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Using the Backup and Restore Center (part 3) - Restoring Files from a Backup

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Restoring Files from a Backup

So far, you have focused on the process of performing backup operations on a computer. Of course, the primary purpose of creating backups is to enable restores. The process of restoring data is most easily started by clicking Restore Files in the Backup and Restore Center. Figure 10 shows the initial screen of the Restore Files process.

Figure 10. Starting the Restore Files process

Performing a Restore Operation

The first step is to determine whether you want to restore from the latest backup or from an older backup. Because Windows Vista automatically keeps track of backup operations on the local computer, there’s no need to provide additional information. If, however, you want to restore from an earlier backup, you can choose the date and time of that backup (see Figure 11).

Figure 11. Selecting an older backup from which to restore

After you choose the backup from which you want to restore, you’ll need to specify which data should be copied back to the computer. If you know specifically which files and folders you want to recover, you can choose to add them using the Add Files and Add Folders buttons. Another useful option is to use the Search button to find particular files or types of files. Regardless of the method you use, the Restore Wizard shows which files will be restored (see Figure 12).

Figure 12. Selecting files and folders to restore

The next step requires you to specify the destination for the restore operation (see Figure 13). In many cases, you will want to restore files over their original copies. For example, if you accidentally delete a Microsoft Word document, you probably want it to be restored to the same location.

Figure 13. Specifying the restore location

In other cases, however, you might want to choose an alternate location. This is useful when you want to compare the backup copy of the file with the current version, or if you want to reorganize the way in which the files are stored. The options allow you to specify or browse to the destination path location. You can also choose whether you want to create subfolders. Selecting this option re-creates the directory structure of the original files. Finally, if multiple hard disks were backed up, it can be helpful to create a separate top-level subfolder for each hard disk. The Example section provides information about how the resulting files will appear.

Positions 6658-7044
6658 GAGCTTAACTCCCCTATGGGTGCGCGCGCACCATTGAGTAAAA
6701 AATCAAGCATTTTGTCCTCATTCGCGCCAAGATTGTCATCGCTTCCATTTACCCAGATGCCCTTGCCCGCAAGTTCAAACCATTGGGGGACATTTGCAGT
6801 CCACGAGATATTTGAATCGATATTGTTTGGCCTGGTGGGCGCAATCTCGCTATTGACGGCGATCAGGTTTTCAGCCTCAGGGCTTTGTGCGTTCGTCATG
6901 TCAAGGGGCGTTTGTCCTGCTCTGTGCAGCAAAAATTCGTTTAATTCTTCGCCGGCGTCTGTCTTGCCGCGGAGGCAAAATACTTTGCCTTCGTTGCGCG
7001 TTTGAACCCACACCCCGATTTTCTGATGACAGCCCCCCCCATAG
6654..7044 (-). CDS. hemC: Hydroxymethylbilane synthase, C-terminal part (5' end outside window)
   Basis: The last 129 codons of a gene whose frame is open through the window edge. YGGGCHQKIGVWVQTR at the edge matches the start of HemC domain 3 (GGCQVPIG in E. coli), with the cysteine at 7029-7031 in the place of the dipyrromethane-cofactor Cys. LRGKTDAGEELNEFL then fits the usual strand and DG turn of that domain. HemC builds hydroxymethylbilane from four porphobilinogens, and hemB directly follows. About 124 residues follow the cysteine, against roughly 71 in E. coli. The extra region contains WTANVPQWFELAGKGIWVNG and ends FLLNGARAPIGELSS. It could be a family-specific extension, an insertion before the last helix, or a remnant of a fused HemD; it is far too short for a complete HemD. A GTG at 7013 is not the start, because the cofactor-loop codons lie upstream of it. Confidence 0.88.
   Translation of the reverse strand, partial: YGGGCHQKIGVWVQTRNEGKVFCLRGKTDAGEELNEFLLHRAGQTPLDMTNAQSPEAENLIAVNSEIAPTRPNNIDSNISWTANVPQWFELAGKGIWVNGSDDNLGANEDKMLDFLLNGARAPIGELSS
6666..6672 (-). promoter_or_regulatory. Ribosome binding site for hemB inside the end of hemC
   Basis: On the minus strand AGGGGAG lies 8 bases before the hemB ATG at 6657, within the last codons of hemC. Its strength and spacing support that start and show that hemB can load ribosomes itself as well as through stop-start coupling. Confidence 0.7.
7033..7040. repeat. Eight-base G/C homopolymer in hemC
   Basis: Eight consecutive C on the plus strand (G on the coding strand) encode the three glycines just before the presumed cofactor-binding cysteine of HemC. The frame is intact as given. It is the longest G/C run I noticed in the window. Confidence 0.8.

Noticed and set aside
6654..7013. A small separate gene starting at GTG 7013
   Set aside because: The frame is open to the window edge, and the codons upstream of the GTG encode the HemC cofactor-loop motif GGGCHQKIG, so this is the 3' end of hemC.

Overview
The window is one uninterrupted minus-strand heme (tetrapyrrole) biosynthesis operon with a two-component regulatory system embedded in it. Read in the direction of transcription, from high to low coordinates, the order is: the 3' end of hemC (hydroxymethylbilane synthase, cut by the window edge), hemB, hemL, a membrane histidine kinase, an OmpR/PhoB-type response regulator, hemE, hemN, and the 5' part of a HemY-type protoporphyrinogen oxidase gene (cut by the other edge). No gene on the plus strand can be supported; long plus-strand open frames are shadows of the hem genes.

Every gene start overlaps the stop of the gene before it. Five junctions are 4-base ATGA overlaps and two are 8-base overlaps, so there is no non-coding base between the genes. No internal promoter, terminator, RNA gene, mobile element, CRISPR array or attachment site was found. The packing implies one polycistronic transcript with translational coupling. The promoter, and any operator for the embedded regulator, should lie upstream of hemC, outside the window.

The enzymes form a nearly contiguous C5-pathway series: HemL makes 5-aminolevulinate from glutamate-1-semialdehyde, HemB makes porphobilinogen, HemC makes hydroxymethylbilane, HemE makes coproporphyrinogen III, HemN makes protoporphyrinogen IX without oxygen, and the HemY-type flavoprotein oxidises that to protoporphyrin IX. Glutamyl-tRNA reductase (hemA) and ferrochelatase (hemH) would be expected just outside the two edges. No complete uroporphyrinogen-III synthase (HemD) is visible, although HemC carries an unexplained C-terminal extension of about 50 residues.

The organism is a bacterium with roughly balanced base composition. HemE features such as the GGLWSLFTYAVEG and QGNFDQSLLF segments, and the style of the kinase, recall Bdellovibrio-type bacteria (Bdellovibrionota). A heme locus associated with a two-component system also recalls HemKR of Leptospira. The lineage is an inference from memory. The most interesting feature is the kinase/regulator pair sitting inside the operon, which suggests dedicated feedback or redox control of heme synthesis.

Click Start Restore to begin copying the files to the destination location. Figure 14 shows the progress display of the restore operation. When the operation is complete, click Finish. You can then use Windows Explorer to view the recovered data.

Figure 14. Viewing the progress of a restore operation



Using Advanced Restore

Although the standard restore process works well for most standard operations, there will be cases in which you need to perform different actions. For example, you might need to restore files from a backup that was stored on another computer. You can access this option by clicking Advanced Restore in the Backup and Restore Center. This launches the Backup Status and Configuration window. If necessary, click Restore Files (see Figure 15).

Figure 15. Using the Restore Files options in the Backup Status and Configuration utility

Clicking Advanced Restore enables you to choose a new option in the first step of the restore process: Files From A Backup Made On A Different Computer. When you click Next, you’ll have the option of manually specifying the location of the backup set from which you want to restore (see Figure 16). Options include choosing from a local storage location or specifying the path to a shared folder on the network.

Figure 16. Manually providing restore-related information

After you locate a valid backup set, the restore process identifies dates and times. You can then carry out the restore process as described in the previous section.

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